Before you start a hate campaign against him, let me explain why I said the problem here was communication/dealing with the situation. Also he did come and sit with my mom through most of the day, came back and put my slippers on when I needed them, and checked on me throughout the treatment and left a little early to go pick up some medications I hadn’t had a chance to pick up. He left this morning because he had completely blocked out the fact that I was still home because today was my first day of chemo. And I had no idea he had blocked it out because I was still home and preparing to go to my first day of chemo. Remember when I said he is more frightened than I am. That is the truth and he is suppressing all of his emotions to the point that he has turned blinders on about the whole thing.

Before he told me he completely forgot, that idea would have been incomprehensible to me. This is the man who can tell you a baseball stat for the Titans from 2004 without having to pause to think about it. It’s the man who can tell you the anniversary of our first date, first kiss, proposal date, and the list goes on … none of these things can I tell you (I’m lucky to get the anniversary date right—and that has been since the very beginning … I requested time off for the honeymoon for the wrong month.) So the fact that he had suppressed what was about to happen so deeply that he had “forgotten” it, never occurred to me. I know it is possible, and it is not outside the realm of normal when it comes to a huge (negative) life event for someone you care about more than yourself. Your brain blocks it out because you can’t deal with it yet. And he certainly didn’t know he was going to have an issue with it—because his brain blocked it out.

Tomorrow morning I’ll know to remind him about the appointment. And once I post this, I’ll add my list of appointments for the next two months into his phone. Lesson learned: Don’t assume he won’t block things out.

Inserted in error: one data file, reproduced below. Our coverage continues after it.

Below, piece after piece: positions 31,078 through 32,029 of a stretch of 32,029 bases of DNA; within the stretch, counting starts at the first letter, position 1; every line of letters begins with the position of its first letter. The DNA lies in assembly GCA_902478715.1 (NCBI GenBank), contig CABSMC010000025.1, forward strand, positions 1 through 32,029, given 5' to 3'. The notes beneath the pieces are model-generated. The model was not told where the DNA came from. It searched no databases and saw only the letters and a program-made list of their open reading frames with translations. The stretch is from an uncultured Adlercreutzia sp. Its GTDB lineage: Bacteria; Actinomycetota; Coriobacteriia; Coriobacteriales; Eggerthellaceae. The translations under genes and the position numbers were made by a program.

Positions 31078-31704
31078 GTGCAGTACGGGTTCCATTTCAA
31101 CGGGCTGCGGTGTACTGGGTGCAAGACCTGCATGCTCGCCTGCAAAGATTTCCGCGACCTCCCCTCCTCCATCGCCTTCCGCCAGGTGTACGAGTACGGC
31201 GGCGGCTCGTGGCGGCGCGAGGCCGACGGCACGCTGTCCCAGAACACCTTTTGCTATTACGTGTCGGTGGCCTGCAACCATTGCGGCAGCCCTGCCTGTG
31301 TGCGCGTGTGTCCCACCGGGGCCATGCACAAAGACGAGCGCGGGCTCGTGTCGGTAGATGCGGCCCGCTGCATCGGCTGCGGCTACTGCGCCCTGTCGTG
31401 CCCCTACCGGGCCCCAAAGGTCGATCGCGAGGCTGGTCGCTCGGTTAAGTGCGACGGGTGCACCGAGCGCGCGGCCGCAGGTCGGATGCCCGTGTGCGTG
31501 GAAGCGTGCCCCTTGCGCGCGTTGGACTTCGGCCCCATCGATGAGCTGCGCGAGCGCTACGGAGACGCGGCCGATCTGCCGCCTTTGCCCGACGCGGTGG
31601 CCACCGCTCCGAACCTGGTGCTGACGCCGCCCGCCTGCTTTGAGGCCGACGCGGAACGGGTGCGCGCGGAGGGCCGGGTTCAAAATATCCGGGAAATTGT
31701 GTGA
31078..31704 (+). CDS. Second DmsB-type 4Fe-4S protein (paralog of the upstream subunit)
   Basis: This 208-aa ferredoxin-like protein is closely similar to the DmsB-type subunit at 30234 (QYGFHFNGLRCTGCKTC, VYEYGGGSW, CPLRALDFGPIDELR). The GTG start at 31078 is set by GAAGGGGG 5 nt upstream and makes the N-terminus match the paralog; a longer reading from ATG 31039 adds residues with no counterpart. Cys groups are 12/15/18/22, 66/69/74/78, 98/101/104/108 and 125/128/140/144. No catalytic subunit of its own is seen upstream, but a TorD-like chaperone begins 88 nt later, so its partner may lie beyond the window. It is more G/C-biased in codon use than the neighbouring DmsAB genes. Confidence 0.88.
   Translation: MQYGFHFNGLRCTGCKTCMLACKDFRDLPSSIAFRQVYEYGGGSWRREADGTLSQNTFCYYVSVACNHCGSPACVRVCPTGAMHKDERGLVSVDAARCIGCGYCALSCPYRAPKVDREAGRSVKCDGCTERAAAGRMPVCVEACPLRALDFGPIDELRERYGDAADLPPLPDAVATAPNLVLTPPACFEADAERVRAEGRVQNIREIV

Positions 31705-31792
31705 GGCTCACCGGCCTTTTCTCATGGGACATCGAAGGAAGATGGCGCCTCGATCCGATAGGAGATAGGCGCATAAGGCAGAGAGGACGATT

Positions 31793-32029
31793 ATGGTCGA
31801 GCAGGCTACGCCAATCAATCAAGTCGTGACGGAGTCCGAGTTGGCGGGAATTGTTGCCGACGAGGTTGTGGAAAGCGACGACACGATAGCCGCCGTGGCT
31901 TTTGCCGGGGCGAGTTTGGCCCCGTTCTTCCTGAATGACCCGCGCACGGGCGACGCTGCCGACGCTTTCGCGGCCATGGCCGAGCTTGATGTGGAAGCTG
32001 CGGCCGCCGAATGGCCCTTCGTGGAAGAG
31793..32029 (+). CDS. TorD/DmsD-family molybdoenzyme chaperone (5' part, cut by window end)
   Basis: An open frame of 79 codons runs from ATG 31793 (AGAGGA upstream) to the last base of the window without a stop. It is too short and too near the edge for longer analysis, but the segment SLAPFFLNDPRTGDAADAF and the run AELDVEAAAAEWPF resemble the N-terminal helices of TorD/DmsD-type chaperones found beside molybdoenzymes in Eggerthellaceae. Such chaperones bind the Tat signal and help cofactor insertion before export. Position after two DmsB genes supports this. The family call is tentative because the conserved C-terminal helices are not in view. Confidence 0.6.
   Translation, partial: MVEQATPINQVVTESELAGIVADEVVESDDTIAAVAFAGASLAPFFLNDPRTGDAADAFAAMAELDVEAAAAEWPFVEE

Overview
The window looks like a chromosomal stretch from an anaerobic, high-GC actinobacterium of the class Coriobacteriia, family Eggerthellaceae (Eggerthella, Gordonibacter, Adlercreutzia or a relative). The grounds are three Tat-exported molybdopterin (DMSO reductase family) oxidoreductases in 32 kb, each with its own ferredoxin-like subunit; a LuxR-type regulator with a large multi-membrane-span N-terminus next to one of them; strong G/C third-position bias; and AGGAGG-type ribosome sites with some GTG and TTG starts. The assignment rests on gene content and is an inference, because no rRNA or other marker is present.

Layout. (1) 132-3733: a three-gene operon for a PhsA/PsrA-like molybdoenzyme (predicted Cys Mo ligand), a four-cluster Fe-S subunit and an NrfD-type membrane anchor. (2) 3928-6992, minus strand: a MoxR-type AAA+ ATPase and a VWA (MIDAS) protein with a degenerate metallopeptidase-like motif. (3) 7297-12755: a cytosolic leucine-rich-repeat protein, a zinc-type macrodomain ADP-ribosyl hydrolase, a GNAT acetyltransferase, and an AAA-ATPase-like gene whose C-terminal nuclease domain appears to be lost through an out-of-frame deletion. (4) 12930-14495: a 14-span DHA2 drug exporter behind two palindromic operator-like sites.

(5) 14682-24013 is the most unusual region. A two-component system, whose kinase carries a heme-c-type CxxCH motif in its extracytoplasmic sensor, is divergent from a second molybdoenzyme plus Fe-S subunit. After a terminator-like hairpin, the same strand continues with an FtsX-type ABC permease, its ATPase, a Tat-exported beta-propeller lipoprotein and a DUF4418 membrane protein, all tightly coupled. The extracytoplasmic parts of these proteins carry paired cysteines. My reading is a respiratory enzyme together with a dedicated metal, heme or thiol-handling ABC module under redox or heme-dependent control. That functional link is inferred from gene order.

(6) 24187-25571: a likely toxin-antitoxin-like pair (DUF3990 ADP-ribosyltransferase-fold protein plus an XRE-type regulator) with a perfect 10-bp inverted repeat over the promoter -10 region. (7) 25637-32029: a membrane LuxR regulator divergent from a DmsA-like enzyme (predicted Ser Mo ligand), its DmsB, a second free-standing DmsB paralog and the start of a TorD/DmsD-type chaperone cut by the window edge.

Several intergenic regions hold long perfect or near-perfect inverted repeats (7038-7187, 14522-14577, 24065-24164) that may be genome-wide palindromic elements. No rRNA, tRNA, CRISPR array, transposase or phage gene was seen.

I love the picture at the top of the post because it really symbolizes this day for me. The sun rising (new adventure) over rippling seas (a few bumps, but not too bad) and casting glorious colors to help light our way.

Oh—almost forgot… no nausea yet, and I was able to eat when I got home and am having a nice cup of warm tea. Life is good.

By Liana Gardner | Posted in Good Day | Post a comment or leave a trackback: Trackback URL.

Tagged: , , , , , , , , ,

  • So, time for the first deep breath. So far so good and in chemo treatments that’s an awesome thing! Glad they took the first doses slowly – we’d all rather you spend the time with your laptop and chatting with friendly people at the center than at the hospital with an out of control allergic reaction.

    I totally get the thing with your hubs – men (shaking my head) “bless their hearts”. My husband would probably have left as well – because if yours hasn’t learned to read the subtext after 17 years there’s no hope for mine at 11 years.

    In marriage so many things like this come down to communication and the different personalities involved – and that becomes even more difficult when navigating unknown circumstances resulting in abnormal (for you and him) responses. I’m so glad you were able figure it out so you have a better idea of what is going on (or not going on) in his head and can put a system in place to give him a tangible reminder of what is going on with your treatments.

    I’m also so happy that he was able to be there to give you the much needed love and support you needed on a scary day like today.

    I just want to hug you both!!!

    • Good to know hubs is in good company. Yours and mine would be off together. We had been talking about the upcoming treatments so much, it never even occurred to me that he had blocked the actual appointment details. 🙂

  • Love your bravery and honesty. Prayers continue!

Leave a Reply

Your email address will not be published. Required fields are marked *